a series of vanes adapted to be pivotally moved in said bearing seat frame and interjacent said parallel frame members from a position of alignment with the desired airflow to a position transverse to said air flow and vice versa,

d. said vanes defining openings therein to permit said vanes to be rotated in said frame without interference with the structure of said frame members,

e. one of said frame members defining an enlarged structure for housing a control element,

f. a control element in said housing,

. certain of said vanes defining a specific openings to avoid interference with said control element housing when said vanes are rotated,

h. means in said vane construction to permit closure of all said openings when said vanes are moved to their transverse position,

. coupling means to couple said vanes together to permit simultaneous movement of said vanes while maintaining said vanes in parallel relationship with each other,

j. means in said bearing seat frame to cooperate with said coupling means and permit said vanes to shingle with each other and lay flat in said main frame and close said openings within said frame,

. said vanes including pivot pins,

said bearing seat frame including bearing seats receiving said pins,

m. said coupling means comprising a vane actuating bar having raised pin bosses of certain height defining cutouts therebetween and said bar operating in the same plane as said bearing seat frame,

11. certain of said bearing seats nesting into the certain height area of said vane actuating bar when said bar is moved to either extreme position.

4. A louver unit as in claim 3, wherein:

a. said bearing seat frame comprises raised bearing seats of a certain height defining cutouts therebetween,

b. and wherein when said vanes are moved to an extreme lateral position, said raised pin bosses will occupy the cutouts in said bearing seat frame for permitting said vanes to shingle and lay flat in each extreme position of their movement.

In a fluid control system, a louver unit, comprising:

a main frame including a bearing seat frame,

a series of parallel frame members in said frame,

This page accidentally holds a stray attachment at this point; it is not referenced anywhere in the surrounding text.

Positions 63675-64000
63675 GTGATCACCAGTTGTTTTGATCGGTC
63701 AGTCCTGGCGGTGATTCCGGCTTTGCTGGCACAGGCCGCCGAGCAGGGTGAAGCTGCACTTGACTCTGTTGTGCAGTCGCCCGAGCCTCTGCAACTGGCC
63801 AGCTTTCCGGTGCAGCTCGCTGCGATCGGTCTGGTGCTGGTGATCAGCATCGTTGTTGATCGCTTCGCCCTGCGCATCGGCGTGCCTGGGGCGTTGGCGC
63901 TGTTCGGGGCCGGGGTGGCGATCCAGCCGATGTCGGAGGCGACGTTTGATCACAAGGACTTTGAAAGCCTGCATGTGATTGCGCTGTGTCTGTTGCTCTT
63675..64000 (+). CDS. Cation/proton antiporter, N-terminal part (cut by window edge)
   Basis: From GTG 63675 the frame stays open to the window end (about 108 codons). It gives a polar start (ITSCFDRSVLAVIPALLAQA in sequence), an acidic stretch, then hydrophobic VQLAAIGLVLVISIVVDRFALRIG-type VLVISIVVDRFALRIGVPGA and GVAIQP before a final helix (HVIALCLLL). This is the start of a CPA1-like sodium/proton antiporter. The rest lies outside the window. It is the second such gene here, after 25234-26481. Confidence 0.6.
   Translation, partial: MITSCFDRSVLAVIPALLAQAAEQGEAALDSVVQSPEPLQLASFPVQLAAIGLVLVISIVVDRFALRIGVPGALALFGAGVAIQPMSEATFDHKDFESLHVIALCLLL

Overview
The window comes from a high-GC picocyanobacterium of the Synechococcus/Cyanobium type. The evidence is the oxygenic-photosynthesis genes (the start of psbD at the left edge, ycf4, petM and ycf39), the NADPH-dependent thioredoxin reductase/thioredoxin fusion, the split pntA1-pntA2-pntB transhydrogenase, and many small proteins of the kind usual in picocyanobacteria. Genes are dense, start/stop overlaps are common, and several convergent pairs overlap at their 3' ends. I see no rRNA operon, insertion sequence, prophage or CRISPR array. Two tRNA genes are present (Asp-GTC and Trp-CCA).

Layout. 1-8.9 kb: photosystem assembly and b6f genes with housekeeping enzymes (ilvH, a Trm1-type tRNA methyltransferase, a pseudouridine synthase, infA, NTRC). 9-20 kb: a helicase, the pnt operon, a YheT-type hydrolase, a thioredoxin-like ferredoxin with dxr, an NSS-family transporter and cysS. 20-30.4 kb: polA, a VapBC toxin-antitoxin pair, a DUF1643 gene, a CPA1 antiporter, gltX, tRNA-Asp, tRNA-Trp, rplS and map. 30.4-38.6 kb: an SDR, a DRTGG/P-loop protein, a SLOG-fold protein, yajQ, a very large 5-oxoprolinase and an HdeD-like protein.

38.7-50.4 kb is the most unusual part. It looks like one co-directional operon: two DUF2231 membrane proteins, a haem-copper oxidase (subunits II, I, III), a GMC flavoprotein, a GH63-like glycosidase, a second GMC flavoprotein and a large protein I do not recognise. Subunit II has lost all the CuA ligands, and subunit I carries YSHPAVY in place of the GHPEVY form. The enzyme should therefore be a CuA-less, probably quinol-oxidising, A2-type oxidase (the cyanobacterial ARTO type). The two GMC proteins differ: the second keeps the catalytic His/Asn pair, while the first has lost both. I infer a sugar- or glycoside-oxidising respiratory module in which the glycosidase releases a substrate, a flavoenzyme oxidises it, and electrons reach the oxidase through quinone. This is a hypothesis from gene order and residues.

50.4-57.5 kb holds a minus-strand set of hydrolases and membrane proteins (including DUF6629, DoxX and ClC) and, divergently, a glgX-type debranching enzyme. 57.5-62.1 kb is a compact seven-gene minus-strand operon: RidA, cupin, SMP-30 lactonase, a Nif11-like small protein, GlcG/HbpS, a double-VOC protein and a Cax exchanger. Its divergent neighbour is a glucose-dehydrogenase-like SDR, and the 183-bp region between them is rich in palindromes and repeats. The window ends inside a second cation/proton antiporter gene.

a series of vanes adapted to be pivotally moved in said frame and interjacent said parallel frame members from a position of alignment with the desired airflow to a position transverse to said airflow and vice versa,

d. said vanes defining openings therein to permit said vanes to be rotated in said frame without interference with the structure of said frame members,

e. and means in said vane construction to permit full closure of all said openings when said vanes are moved to their transverse position,

f. one of said frame members defining an enlarged structure for housing a control element,

g. a control element in said housing,

h. certain of said vanes defining specific openings to avoid interference with said control element housing when said vanes are rotated,

. coupling means to control element housing when said vanes are rotated,

. coupling means to couple said vanes together to permit simultaneous movement of said vanes while maintaining said vanes in parallel relationship with each other,

j. means in said bearing seat frame to cooperate with said coupling means and permit said vanes to shingle with each other and lay flat in said main frame and fill the openings within said frame,

k. said vanes including pivot pins,

1. said frame including bearing seats receiving said pins,

m. the spacing from the last bearing seat and the nearest end of the frame being equal to the spacing between the bearing seats,

n. and the total length of said vane being twice said spacing.

6. A louver unit as in claim 5, wherein:

a. means are included in said bearing seat frame to cooperate with said coupling means and permit said vanes to shingle with each other and lay flat in said main frame and become firmly closed one against the other under air pressure on the back side thereof.

Referenced by
Citing PatentFiling datePublication dateApplicantTitle
US3913468 *Jun 9, 1972Oct 21, 1975Daimler Benz AgAir distributor
US3952639 *Dec 30, 1974Apr 27, 1976Tetsuo NobataLouver assembly
US4377107 *Sep 26, 1980Mar 22, 1983Nissan Motor Company, LimitedVentilation grille structure
US4970947 *Sep 25, 1989Nov 20, 1990Siemens AktiengesellschaftAir outlet for interior spaces, particularly for the interior space of a motor vehicle
US5230655 *Dec 20, 1991Jul 27, 1993Whirlpool CorporationLouver assembly for a room air conditioner
US5338252 *May 6, 1993Aug 16, 1994Manchester Plastics, Ltd.Air outlet louver assembly
US5364303 *Jul 9, 1993Nov 15, 1994Summit Polymers, Inc.Air vent adjustable vanes for controlling air flow direction
US6015342 *Jun 3, 1998Jan 18, 2000Carrier CorporationLouver apparatus for air conditioning unit
USB261378 *Jun 9, 1972Jan 28, 1975 Title not available
EP0361213A1 *Sep 13, 1989Apr 4, 1990Siemens AktiengesellschaftAir diffuser for interior spaces, particularly for the interior of an automotive vehicle
EP0534103A2 *Aug 6, 1992Mar 31, 1993Ako-Alfred Kolb KgPivot bearings, especially for air guide vanes of air nozzles
Classifications
U.S. Classification454/319, 454/316
International ClassificationF24F13/15, B60H1/34
Cooperative ClassificationB60H1/3428, F24F13/15
European ClassificationF24F13/15, B60H1/34C2